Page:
Create an E-Commerce Landing Page with Unbounce

Building a landing page is easy.

Easier than it's ever been, actually: modern landing page creation tools have stepped their game up lately. Their technical entry barrier is real, real low.

And Unbounce is a shining leader in that competitive space. It lets you easily build, publish, test, and share landing pages online. You can capture leads without a line of code.

But creating an e-commerce landing page for direct online sales? A bit more challenging.

That's where Snipcart, our shopping cart platform, comes in.

After a few user requests and tests, I realized Snipcart & Unbounce were a powerful match to create compelling transactional landing pages:

Unbounce takes care of the design and testing, while Snipcart handles the transactional part. Oh, and it lets users check out directly on your page.

Two distinct tools for two different jobs, playing well together.

So in this tutorial, I'm going to show you how to add buy buttons and a shopping cart to an Unbounce page.

But first, let's cover some important tips for your e-commerce landing page design.

Tips & reminders: e-commerce landing page best practices

Now I don't want to dive too deeply into this before the technical tutorial. Still, there are a few dos and don'ts to keep in mind here. Why? To make sure all that web traffic you're funneling onto your product pages actually converts.

So here's a handy list of tips before we get started:

  • Write compelling copy; make sure to get your length just right.

  • Remove unnecessary navigation links; keep users focused on the page.

  • Listen to AdWords' advice: your page's content must match your ads' promise.

  • Focus on performance (optimize images, copy, scripts, CSS, etc.)

  • Avoid visual clutter: design for conversion

  • Add trust points: SSL certificates, PCI compliance, seals of quality, norms, & guarantees.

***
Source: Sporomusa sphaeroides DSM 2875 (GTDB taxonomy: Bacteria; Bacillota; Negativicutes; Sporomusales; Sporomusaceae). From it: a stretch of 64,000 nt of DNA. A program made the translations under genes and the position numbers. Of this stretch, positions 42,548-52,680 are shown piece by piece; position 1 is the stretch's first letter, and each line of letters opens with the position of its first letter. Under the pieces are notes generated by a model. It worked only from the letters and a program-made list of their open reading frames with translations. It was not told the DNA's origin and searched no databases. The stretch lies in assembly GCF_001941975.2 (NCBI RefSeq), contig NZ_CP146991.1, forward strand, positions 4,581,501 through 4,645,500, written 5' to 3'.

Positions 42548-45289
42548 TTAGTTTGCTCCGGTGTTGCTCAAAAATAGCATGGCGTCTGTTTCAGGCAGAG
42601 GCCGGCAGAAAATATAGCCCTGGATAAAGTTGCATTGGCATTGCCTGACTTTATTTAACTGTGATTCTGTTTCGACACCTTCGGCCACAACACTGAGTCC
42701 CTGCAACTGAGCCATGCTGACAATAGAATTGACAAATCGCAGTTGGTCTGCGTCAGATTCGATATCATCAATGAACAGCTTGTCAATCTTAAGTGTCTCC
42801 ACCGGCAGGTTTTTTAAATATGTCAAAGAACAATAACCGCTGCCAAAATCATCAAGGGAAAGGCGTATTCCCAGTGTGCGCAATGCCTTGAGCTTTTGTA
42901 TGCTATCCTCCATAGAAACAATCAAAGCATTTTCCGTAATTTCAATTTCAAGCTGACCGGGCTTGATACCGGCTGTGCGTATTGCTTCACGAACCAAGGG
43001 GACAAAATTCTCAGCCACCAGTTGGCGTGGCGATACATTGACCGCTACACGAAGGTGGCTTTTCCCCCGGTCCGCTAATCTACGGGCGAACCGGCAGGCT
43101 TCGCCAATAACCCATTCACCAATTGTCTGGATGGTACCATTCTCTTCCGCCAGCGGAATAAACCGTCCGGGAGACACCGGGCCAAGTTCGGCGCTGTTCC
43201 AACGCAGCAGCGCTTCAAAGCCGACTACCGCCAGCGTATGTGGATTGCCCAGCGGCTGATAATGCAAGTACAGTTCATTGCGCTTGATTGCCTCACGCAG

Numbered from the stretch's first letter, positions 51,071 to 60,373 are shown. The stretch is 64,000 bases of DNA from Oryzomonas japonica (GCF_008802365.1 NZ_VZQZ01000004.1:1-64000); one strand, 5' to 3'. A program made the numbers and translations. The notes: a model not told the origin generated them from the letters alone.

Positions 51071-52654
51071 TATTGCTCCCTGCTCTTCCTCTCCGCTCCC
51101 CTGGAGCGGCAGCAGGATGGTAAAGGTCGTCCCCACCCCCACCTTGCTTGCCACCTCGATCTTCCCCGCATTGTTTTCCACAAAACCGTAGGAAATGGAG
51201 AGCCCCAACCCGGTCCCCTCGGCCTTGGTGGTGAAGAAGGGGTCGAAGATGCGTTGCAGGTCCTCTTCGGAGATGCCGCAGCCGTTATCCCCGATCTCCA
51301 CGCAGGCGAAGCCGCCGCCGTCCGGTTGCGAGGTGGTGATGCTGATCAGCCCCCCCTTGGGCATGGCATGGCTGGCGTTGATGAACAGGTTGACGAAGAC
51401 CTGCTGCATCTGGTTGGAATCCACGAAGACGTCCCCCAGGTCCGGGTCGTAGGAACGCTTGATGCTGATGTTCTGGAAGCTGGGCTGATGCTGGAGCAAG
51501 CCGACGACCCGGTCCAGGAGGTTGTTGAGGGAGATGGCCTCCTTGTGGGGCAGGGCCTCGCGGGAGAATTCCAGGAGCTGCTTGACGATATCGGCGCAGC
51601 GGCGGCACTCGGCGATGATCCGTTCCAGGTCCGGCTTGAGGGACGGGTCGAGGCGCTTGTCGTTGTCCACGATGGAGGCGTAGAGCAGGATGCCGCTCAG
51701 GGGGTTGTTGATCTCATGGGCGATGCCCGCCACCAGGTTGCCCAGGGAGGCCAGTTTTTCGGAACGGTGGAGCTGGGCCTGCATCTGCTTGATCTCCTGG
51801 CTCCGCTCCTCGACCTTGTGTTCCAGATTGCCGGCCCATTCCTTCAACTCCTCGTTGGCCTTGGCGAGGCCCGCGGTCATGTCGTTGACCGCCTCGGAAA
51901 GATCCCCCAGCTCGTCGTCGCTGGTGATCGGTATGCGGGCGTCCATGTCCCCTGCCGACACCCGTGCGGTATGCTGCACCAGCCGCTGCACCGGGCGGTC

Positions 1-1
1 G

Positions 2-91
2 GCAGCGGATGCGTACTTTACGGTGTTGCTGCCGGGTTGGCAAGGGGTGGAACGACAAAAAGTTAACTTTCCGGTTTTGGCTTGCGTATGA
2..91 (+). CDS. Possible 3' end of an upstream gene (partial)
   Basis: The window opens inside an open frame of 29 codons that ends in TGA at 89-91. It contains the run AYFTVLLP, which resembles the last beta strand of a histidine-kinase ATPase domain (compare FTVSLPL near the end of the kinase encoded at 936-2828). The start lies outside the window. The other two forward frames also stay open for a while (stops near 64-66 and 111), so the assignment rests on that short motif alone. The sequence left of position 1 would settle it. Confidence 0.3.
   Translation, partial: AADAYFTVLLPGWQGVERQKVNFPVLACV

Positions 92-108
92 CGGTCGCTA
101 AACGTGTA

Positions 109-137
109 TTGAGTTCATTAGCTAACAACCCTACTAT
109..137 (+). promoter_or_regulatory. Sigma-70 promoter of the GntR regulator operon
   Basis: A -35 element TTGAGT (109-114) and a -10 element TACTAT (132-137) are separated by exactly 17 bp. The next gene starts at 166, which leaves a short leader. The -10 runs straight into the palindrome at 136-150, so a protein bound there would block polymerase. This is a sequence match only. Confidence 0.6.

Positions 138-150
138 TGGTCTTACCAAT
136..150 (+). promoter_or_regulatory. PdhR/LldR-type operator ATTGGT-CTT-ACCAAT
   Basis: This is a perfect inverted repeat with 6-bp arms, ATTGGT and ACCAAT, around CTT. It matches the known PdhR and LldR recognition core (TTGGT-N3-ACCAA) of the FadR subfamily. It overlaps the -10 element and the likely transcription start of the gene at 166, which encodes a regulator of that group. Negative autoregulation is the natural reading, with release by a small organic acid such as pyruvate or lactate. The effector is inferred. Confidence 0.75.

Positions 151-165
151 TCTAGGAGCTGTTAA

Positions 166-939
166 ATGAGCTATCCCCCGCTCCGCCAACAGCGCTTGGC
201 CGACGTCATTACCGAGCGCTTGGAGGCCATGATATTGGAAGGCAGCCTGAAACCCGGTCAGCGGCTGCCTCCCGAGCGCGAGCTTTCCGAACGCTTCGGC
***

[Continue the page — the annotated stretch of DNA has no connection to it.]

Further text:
• Display high-quality product images and/or videos.

  • Leverage social proof with product reviews & testimonials.

Of course, these are just a few of many e-commerce landing page best practices. But checking all of them will ensure a conversion-optimized approach and more sales.

If you want to draw inspiration for designing your transactional landing page, I advise giving this HubSpot list a look.

Now let's get a little more get technical, shall we?

1. Integrating your landing page's shopping cart

You'll need a Snipcart account to get started. Sign up free and complete the simple activation steps.

If you haven't done it already, choose among Unbounce's e-commerce landing page templates.

Open up your Unbounce landing page builder. Under the page itself is a small menu. There, select Javascripts.

Now go into your Snipcart dashboard, under Account > API Keys. There, copy the code snippet in the gray box. These are Snipcart's required files. We'll need to add them to your Unbounce landing page for the shopping cart to work.

Switch back to Unbounce. Copy Snipcart's required files in your Javascripts editor. You can un-check the jQuery box seen in the screenshot:

2. Adding buy buttons to your e-commerce landing page

Now that Snipcart is integrated to your Unbounce page, you'll want to add product buy buttons in there.